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The History of Database Management Systems

With the hot new buzz about data management systems, you would have thought that they are a very recent invention. In fact, that is not true at all. Simple electromagnetic databases have existed even in the earliest electronic computers. In fact, it is hard for any computer to operate without a database infrastructure behind it. In this article, I'll give you the history of database management systems.

If you think about it, database management systems have even existed for thousands of years. However, in the earlier days they were recorded without computers, with crude accounting systems that banks used to use over a 500 years ago.

However, when most people talk about database management systems, they refer to one of an electronic nature. This is where electromagnetic storage of information takes place, is organized and can be recalled later with a set of commands.

At first, database management systems are very crude, as there was always a memory problem with the earlier electronic computers. In fact, Bill Gates was quoted as saying in 1981 that 640K memory ought to be enough for anybody. Ha!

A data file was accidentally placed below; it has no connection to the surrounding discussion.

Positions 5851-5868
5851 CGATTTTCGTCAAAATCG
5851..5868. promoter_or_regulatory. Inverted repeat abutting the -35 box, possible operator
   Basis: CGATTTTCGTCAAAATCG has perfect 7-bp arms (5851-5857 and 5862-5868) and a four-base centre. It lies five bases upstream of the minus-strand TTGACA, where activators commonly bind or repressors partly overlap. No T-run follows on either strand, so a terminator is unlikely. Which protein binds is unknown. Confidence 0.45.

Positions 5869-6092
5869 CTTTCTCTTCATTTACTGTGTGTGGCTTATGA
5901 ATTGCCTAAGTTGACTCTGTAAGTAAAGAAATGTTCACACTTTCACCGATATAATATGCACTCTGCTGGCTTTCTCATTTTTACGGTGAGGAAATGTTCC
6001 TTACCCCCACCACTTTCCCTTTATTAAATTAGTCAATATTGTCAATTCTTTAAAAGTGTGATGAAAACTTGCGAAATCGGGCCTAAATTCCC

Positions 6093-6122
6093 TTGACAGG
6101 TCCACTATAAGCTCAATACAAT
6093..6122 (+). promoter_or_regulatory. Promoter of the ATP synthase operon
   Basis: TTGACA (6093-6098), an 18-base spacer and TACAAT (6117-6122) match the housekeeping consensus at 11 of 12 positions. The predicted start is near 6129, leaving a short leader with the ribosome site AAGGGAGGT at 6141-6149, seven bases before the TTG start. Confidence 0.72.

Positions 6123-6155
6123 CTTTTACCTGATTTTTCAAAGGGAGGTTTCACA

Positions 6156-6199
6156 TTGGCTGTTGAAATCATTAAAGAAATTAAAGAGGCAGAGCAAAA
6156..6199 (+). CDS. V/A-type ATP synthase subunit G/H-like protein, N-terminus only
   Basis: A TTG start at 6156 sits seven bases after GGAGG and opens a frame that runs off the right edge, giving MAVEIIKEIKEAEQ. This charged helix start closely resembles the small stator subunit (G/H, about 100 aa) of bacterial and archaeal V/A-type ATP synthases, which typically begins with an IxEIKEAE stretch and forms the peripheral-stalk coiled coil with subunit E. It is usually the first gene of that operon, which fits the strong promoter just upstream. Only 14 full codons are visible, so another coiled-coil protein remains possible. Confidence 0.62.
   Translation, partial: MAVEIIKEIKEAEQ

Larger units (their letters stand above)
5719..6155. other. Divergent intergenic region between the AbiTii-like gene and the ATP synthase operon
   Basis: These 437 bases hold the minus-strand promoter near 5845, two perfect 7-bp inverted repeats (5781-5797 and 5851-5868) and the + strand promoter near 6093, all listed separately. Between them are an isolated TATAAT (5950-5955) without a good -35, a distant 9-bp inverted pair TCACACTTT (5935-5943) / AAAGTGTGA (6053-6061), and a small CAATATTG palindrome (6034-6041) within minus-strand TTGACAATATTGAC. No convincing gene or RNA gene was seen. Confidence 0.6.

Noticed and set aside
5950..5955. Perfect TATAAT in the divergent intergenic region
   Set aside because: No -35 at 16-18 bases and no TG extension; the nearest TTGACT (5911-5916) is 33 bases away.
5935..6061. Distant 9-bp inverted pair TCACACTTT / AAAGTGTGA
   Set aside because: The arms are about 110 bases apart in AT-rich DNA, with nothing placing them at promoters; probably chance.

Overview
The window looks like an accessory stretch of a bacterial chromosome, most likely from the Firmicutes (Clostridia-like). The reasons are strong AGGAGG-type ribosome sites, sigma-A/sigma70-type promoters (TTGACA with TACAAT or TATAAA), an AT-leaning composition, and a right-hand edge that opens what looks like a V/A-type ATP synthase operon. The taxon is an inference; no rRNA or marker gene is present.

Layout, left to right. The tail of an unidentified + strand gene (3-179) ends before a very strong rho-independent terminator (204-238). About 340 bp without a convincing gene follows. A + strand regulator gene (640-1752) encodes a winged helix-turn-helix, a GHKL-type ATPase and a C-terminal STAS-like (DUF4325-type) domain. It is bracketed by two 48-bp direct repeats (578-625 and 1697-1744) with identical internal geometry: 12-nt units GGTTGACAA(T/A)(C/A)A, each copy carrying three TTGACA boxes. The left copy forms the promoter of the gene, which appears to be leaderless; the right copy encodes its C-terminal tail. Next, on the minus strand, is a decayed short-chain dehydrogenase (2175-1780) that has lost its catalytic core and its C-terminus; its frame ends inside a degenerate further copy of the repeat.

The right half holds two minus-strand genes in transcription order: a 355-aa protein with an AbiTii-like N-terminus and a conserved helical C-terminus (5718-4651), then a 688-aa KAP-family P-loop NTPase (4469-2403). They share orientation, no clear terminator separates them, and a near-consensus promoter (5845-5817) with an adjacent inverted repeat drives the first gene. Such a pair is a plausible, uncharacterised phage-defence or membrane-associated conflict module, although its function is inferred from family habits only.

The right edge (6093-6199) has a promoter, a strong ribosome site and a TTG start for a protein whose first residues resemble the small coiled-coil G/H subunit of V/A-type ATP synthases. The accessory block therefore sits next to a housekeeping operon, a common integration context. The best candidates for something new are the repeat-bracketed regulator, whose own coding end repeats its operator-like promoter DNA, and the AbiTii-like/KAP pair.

Around the 1960s, the earliest of electromagnetic database storage was used only by those who could afford it, because of its extremely high expense. In fact, whereas today databases are used for research purposes, at this time computers were themselves considered a research project.

It wasn't until the 1970s, when memory was able to be increased and component prices began to decrease, was there any real headway with database management systems. It was at this time that a number of different problems started coming up, as related to information management on the computers. With all these problems surfacing, a solution was needed.

In the 1980 all the major vendors who sold hardware systems started incorporating database management systems into their computers for a systematic solution.

At first, these database management systems were very specific to the computer and to the user. IBM was one of the leaders in this category, but soon many clones and competitors entered into the marketplace, all at varying price points with different and alternative solutions.

With the advent of the 90s, the shift turned from having an accurate database management system, to having one that was easily maintainable. This is because memory capacity started to grow, as well as the creation and spread of information. This is when some of the more sophisticated database management systems at the market.

Currently, the focus is on completely automating most of the database management administration.

Want to learn more? Steven Ross is an expert in Database Management Systems and has written many more articles on the topic at: http://www.databasemanagement101.com
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